• May 1, 2016 at 11:15 pm

        Thank you; that’s what I’ve got to work on: developing better strategies for dealing with the symptoms.

    • May 1, 2016 at 10:58 am

      Betty, as others have discussed, for those of us with time disconnect, events are constantly interrupted by something else that grabs our attention, the “one-more-thing-it is” as you put it, that time just goes away. I call it being “overly focused,” and I find myself getting so much more done than others because of it, even if I’m on a different time zone.

      I find it liberating at times, as it has encouraged me to develop efficiencies in everything I do, to cut through process and get to outcomes as quickly and effectively as possible. I find that my professional peers can’t do half as much as me in the same time, and I pity them for having clocks that are so slow!

      We do need to be wary of our limits. As a kid, I discovered that I make a horrible waiter– they have to balance multiple tasks, whereas I would focus on one table while the others’ food went cold. OTOH, I was super good at rote jobs like being a cashier or stock clerk, as I could bust through those tasks brilliantly by getting lost in or jumping randomly between them.

      It does complicate being around me, — having to call the doctor to say I’m late or whatever. It drives my wife crazy that I’ll say “5 minutes” and then 20 minutes later I’ve gone off on something else or gotten “lost” (i.e. getting it done) in the one thing I was working on. I manage it by communicating with others as to what’s going on and where I am. I apologize, explain my situation(funny to watch other people process that “I have a time disconnect”), and get busy with our common task.

      But we must also pick our battles: if being on time is THAT important, get those reminders and environmental triggers going and make it be THE most important thing ever. You won’t be able to do that every time, and to expect so would only worsen your situation. But there are — certain — things than can be made THAT important. My rule with my business is that if it’s for a potential sale or an existing client, I WILL BE on time. PERIOD. I get there by thinking about it constantly and reinforcing that one rule, while at the same time accepting that other situations can be different.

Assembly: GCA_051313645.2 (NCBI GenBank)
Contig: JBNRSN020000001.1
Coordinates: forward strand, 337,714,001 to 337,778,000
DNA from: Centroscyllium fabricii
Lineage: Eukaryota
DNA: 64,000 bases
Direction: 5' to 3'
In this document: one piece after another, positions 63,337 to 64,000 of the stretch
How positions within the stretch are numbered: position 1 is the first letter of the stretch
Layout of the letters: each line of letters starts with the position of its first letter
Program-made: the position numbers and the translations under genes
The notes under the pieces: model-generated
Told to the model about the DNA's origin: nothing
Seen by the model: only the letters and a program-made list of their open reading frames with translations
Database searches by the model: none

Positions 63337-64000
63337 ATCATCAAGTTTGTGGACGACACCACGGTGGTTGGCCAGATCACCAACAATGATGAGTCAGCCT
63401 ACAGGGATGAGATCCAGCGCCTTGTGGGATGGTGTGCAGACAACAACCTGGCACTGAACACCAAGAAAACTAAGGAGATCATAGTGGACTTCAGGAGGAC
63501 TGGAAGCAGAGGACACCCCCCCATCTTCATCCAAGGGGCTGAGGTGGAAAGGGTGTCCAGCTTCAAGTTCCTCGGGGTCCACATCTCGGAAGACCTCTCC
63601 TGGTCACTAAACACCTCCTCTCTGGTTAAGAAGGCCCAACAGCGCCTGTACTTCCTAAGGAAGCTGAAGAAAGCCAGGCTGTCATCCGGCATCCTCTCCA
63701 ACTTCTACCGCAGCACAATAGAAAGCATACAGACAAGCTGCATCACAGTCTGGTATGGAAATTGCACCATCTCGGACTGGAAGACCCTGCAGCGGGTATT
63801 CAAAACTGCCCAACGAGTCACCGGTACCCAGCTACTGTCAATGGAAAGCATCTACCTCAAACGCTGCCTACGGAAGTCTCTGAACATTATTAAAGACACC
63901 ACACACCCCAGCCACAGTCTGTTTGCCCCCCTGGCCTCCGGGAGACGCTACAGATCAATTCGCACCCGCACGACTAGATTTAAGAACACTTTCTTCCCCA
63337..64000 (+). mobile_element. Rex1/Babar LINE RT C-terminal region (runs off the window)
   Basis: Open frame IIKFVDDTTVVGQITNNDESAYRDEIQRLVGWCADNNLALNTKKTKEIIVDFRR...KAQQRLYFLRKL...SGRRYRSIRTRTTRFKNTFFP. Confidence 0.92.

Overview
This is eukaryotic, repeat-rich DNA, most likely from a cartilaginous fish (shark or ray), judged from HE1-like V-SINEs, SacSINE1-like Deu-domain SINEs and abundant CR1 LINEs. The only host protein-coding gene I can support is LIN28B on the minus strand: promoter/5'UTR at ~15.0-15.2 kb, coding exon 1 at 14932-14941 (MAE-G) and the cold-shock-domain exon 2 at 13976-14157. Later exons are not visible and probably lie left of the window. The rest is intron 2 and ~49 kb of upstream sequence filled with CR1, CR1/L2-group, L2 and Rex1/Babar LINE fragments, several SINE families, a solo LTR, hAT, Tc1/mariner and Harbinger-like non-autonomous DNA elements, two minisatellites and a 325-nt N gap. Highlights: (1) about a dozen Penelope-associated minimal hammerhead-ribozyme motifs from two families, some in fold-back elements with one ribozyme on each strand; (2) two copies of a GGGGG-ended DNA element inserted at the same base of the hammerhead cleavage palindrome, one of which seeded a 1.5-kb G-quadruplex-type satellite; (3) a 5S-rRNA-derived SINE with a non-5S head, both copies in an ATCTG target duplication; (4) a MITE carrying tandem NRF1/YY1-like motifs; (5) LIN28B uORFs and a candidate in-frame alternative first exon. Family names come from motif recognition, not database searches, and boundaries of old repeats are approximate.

As Neil put it, dealing with attention deficit is 50% strategy and 50% Zen… something I’m working on my wife with (lol)!

      Hope this helps.

      • May 1, 2016 at 11:16 pm

        Thank you!

  • August 25, 2019 at 9:13 am

    I always arrive late, no matter what it is for. No matter how much I love it or looked forward to it, I’m always about 5 minutes late.
    People that love me or understand ADHD, have accepted this. I remember arriving late at a crafting-club, apologizing for it and the woman saying; ‘Oh, that’s alright, we’re just happy you are here now! Don’t worry about that!’ And I almost burst into tears.

    Schools on the other hand have sometimes tried to think of the most cruel ways to ‘make me arrive on time.’
    From demanding payment for every minute (despite me being a 12 y/o from a poor family) or taking away my Nokia 3310 (that I réálly needed to call my mom if I lost oversight of travelling with public transport from school) or just making me write 50 lines for every time I arrived late, it just never helped and it made me feel awful about myself.